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I got an email from Zoom today, (address looks legit), saying that "Gabriel Alan Burruel" has entered my personal meeting room.
I don't know this person.
Is it a) scam OR b) a common thing that happen if someone accidentally enters the wrong number?
Hi, @CarlaR –
I certainly don’t think this is common, but it is worrisome.
My first question would be, do you make the URL to your Personal Meeting ID (PMI) available to other people via social media, web sites, or other easily accessible means? If so, and you only have a passcode for security, anyone with access to that URL can get into the room if you also have Waiting Room turned off, since the URL has the passcode embedded in it.
With the latest Zoom security measures, if you don’t have a passcode, you have to have Waiting Run turned on. If Waiting Room is on, nobody can get into the room, unless you let them in after you join. So that’s not the issue.
I would recommend changing the passcode on your PMI. This will invalidate any URL that already exists on the internet. Then, for extra security, turn Waiting Room on OR turn off the option to Join before host.
Read this Zoom Support article for some additional ideas and information.
Try to only share your PMI URL with trusted individuals; change the passcode frequently, like monthly. And schedule meetings without your PMI whenever possible.
Thanks for asking – always good to learn a little more about security measures.
Thanks Ray. It's very odd, as I've never used my PMI (that I can think of) and only share meeting (with meeting rooms) in emails to known colleagues, (never socials) that is wierd.
Either way, I've changed the passcode for the PMI and checked that waiting room is still on.
Appreciate your support. Ta.
As you'll see in my posted response to CarlaR, a similar thing happened to me.
Just to clarify your experience, do you mean that your unwanted "visitor" recorded the the "wait to be admitted " page for 56 minutes, and then sent you a 56 min video of the "wait to be admitted " screen?
A VERY similar thing happened to me this week. I received an email message from an unknown person, named Mavi, saying that Mavi had joined a meeting using the correct Meeting ID for a Zoom I had schedule with one person/colleague/ However, the meeting in question was scheduled for an entirely a different day and on an different week. So, there was no way they could have "joined" but what creeps me out is that they had the right Meeting ID, and my colleague did not share that information with anyone. I do not make my ZOOM information public. I always invite participants to Zoom privately one-on-one. I never send a Zoom link as a group email and I never post a Zoom link on a URL posting. I use the Zoom "Waiting Room" feature so , even if they had tried to join the meeting on the correct date I would have been able to screen them out. But I still have NO IDEA how they got the Meeting ID -- CREEPY!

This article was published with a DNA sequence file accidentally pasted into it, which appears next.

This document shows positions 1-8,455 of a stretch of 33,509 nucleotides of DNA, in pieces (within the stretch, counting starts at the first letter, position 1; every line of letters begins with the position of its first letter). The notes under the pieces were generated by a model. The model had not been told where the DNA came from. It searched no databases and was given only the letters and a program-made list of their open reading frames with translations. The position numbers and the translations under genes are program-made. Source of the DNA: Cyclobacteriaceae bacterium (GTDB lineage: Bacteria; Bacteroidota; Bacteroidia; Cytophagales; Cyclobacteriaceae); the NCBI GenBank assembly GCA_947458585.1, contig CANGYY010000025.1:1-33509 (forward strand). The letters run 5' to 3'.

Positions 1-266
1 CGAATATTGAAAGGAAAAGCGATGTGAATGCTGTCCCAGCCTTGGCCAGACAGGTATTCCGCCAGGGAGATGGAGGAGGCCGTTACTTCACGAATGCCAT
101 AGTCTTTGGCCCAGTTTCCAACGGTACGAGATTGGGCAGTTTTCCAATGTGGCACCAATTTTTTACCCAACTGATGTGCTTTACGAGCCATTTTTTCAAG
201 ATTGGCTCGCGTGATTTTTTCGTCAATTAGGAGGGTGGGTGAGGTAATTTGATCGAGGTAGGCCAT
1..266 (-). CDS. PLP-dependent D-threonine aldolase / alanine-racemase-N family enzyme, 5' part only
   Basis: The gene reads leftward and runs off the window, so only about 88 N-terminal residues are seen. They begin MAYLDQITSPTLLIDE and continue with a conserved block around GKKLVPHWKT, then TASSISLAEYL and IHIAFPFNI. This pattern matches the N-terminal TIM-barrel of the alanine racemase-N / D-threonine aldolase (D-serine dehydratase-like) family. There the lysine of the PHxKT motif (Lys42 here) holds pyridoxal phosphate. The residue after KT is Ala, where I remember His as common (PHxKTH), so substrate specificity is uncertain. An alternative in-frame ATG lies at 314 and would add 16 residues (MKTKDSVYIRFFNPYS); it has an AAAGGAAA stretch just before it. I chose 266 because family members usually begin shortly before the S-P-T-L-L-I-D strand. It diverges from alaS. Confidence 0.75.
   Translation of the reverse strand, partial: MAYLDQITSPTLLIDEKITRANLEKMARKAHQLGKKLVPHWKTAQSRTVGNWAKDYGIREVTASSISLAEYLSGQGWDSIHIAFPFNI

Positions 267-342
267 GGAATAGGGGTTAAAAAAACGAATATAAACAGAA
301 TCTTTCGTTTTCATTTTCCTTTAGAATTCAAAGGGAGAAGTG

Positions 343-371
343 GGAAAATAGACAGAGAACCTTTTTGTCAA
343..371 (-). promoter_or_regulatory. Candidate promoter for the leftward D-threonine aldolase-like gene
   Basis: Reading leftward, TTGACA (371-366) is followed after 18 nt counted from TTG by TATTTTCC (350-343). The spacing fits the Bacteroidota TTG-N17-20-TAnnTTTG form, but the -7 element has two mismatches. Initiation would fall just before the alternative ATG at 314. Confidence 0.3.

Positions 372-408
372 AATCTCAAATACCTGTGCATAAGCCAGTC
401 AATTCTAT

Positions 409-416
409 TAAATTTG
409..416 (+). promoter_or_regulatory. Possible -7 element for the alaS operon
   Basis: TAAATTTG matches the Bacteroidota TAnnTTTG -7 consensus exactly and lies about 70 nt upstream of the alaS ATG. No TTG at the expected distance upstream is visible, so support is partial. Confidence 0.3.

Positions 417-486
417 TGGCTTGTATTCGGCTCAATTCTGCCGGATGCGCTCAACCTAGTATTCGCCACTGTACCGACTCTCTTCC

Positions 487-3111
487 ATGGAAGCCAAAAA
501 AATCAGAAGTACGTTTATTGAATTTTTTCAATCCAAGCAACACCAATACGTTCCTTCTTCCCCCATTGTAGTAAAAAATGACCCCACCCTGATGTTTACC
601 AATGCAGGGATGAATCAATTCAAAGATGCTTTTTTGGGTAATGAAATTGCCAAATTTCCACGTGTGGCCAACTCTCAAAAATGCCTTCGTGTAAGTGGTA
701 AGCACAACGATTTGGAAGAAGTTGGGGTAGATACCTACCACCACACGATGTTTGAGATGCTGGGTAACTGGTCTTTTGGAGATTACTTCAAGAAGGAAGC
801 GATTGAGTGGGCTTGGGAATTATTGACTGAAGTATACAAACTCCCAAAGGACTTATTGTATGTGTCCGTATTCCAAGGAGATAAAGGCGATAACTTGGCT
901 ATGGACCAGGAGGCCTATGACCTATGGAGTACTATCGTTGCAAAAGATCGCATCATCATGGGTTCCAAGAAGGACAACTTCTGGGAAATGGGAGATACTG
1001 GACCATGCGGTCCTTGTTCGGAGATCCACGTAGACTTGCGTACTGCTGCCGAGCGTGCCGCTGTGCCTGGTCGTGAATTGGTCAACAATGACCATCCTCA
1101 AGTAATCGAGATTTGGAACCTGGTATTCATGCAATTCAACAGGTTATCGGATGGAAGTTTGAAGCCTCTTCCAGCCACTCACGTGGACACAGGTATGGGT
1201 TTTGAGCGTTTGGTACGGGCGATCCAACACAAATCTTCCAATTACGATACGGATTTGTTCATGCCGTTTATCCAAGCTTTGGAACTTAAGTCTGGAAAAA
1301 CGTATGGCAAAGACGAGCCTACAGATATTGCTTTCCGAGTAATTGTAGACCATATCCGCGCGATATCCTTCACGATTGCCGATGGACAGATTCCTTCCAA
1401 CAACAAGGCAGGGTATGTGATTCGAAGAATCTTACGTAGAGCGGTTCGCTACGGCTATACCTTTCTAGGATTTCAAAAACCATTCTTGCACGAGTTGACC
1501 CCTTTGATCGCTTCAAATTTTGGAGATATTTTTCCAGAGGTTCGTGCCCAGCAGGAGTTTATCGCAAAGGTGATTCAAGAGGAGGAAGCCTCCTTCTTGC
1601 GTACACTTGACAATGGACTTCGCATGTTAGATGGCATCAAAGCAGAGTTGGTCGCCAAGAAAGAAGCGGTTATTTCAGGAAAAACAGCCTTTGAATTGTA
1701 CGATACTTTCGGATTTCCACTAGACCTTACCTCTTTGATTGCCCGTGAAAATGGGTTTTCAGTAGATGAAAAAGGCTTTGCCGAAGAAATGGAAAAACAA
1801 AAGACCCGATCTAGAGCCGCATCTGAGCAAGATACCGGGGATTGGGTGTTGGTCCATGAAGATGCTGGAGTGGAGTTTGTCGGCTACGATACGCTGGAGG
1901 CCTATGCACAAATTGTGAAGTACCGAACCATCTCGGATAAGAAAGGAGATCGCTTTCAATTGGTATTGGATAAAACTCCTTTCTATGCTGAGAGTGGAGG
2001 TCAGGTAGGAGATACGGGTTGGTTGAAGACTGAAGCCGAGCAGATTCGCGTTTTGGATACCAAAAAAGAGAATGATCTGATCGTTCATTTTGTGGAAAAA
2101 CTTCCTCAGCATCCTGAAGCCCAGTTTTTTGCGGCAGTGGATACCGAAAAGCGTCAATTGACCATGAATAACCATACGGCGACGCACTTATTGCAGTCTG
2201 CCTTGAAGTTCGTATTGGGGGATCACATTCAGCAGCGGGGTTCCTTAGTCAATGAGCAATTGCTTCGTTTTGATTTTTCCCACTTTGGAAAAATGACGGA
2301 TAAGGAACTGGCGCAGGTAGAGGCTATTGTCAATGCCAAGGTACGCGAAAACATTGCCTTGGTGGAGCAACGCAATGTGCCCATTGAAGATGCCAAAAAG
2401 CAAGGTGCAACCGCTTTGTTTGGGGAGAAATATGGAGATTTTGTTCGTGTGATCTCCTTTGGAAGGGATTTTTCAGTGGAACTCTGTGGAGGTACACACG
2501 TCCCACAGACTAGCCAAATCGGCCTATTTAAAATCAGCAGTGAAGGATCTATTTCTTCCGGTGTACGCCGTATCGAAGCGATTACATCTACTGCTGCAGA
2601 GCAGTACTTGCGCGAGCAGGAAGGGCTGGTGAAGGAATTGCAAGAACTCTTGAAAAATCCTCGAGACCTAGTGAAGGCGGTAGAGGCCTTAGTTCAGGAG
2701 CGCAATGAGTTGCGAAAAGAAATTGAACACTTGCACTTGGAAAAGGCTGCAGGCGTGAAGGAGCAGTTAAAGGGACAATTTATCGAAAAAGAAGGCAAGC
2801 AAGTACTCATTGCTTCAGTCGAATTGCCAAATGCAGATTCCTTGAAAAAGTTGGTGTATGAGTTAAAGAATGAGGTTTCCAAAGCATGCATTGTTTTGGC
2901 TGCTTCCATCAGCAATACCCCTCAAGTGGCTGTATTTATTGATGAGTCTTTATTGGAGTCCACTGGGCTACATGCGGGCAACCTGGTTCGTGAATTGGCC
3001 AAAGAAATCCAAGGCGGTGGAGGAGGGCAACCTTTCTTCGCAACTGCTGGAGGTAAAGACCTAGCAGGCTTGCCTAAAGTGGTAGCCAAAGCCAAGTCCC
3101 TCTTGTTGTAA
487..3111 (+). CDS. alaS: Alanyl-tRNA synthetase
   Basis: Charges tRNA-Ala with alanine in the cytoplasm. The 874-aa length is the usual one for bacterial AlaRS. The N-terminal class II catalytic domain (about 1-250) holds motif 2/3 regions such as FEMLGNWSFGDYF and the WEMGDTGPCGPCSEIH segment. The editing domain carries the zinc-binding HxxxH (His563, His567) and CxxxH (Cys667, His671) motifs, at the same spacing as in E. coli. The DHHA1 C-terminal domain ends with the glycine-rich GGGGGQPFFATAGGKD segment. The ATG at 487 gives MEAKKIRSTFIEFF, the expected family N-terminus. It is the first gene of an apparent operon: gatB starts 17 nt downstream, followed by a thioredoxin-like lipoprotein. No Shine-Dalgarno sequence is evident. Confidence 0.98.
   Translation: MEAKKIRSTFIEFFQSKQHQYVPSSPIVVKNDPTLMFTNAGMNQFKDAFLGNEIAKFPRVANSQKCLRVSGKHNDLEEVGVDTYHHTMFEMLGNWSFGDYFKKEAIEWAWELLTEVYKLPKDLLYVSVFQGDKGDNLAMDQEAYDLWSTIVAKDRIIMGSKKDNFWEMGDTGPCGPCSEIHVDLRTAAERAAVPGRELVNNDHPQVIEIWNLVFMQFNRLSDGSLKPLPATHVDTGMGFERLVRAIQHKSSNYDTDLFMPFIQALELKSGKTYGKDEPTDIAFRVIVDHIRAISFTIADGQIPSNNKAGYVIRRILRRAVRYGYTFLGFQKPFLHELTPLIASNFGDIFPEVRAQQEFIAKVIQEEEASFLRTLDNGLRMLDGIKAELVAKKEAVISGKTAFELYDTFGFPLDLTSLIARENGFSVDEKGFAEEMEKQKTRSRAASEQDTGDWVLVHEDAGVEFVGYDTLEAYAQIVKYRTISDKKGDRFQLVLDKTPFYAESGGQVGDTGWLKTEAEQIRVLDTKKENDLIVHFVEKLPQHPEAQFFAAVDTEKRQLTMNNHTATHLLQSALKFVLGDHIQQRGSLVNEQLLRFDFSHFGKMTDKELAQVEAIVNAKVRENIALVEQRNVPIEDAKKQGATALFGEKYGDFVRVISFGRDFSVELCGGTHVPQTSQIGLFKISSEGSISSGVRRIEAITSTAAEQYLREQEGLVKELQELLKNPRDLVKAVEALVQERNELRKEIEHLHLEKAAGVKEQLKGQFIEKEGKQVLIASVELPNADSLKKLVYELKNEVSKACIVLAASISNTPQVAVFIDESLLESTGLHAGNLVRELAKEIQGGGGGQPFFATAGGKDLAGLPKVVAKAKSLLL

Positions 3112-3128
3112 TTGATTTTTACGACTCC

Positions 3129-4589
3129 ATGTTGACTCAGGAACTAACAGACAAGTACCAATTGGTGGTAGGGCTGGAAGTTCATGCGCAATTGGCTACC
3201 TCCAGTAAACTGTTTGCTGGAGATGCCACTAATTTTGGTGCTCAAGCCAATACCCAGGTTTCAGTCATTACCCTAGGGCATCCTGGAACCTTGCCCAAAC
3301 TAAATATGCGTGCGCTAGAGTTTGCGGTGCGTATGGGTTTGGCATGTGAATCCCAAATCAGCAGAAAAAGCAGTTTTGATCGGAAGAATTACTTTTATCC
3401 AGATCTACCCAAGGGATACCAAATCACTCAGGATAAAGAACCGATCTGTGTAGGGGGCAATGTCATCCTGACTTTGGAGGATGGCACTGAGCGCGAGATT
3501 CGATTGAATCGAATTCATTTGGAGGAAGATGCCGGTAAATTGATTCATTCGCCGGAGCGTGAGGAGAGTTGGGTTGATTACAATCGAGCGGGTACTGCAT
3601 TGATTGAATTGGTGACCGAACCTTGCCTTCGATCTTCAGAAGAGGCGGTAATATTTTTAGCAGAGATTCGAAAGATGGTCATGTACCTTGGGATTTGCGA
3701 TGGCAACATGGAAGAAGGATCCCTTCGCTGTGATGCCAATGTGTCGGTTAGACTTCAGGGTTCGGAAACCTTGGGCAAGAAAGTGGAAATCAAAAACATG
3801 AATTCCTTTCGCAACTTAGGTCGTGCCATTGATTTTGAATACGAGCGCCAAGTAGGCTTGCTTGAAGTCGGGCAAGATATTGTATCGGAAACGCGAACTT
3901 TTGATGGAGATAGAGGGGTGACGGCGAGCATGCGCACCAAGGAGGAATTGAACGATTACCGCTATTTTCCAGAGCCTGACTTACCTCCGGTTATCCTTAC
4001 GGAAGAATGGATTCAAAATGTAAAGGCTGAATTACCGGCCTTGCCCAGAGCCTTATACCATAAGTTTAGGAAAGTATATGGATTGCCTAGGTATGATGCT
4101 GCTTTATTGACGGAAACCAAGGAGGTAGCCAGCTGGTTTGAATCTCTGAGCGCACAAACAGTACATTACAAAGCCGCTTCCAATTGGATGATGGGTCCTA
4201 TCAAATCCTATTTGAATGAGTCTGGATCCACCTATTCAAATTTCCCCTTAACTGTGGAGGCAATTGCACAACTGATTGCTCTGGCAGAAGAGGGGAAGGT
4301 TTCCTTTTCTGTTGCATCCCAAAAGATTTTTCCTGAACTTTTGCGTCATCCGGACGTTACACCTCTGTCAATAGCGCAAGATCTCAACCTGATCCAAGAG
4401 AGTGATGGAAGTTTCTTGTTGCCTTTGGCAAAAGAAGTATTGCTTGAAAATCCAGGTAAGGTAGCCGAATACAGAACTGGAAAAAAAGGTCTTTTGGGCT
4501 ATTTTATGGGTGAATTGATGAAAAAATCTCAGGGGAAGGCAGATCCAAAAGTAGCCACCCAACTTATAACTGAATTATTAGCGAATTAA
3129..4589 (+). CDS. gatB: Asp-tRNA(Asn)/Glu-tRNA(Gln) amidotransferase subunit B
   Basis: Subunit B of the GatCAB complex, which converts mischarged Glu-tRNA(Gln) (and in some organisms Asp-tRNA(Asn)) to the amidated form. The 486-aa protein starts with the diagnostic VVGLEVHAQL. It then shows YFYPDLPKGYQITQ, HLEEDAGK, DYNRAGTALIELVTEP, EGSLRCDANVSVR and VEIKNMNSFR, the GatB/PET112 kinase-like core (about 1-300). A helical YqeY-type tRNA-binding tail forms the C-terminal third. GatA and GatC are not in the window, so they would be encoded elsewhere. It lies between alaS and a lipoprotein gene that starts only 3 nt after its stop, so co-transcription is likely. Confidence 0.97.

Welcome to the Zoom Community, @Gia1.
I agree – it’s creepy. It’s only happened to me once. But it’s no secret that Meeting IDs are generally 11 digit numbers. Anyone can randomly pick a number to join and see what they get.
Here’s a Zoom Support article which describes the notification process when someone joins a meeting before you’re there; it might help understand process:
Note that it mentions that an email will be triggered even when they are waiting in the Waiting Room for the Host to start a meeting. Including a Passcode even when using the Waiting Room will stop random attempts to join – they won’t reach the Waiting Room unless they have the Passcode or are joining from a Join URL which has the Passcode embedded in it.
I now ignore any notifications I get way before a meeting is scheduled. Usually it’s a person I know… but when it isn’t, I’m glad I have Waiting Room turned on.